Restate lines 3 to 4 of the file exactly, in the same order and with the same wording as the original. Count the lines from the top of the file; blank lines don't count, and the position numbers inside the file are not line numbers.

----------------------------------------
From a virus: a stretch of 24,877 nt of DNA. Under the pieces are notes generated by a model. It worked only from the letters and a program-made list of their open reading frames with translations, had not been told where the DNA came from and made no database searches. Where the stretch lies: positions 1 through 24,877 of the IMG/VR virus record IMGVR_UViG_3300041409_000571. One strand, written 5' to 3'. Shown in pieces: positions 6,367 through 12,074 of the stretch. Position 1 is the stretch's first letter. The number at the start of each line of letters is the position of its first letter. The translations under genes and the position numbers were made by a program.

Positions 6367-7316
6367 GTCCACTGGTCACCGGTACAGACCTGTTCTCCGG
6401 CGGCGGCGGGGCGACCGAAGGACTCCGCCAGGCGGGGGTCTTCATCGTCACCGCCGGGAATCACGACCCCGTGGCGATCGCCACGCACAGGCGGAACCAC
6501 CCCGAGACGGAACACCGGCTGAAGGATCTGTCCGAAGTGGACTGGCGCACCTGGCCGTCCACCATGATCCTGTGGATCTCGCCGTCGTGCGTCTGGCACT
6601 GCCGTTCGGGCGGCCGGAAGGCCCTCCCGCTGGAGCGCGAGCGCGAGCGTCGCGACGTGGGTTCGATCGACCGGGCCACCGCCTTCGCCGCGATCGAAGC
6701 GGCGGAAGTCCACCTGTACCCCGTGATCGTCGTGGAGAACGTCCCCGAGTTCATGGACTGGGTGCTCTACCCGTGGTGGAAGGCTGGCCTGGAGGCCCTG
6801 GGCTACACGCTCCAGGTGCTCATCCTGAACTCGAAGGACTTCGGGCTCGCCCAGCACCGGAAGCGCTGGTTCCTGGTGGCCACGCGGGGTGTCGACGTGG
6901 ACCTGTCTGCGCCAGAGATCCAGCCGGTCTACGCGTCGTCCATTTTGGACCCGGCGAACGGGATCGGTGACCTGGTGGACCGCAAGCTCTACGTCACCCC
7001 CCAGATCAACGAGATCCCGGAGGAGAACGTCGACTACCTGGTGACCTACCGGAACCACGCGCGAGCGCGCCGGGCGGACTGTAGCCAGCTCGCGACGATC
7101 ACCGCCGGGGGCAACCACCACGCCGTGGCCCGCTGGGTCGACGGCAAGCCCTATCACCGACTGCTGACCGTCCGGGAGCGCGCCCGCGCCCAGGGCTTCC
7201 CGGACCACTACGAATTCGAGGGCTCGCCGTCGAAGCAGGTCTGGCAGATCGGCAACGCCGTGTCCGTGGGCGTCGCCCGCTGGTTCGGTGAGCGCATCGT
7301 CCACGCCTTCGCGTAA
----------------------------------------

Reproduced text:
6367 GTCCACTGGTCACCGGTACAGACCTGTTCTCCGG
6401 CGGCGGCGGGGCGACCGAAGGACTCCGCCAGGCGGGGGTCTTCATCGTCACCGCCGGGAATCACGACCCCGTGGCGATCGCCACGCACAGGCGGAACCAC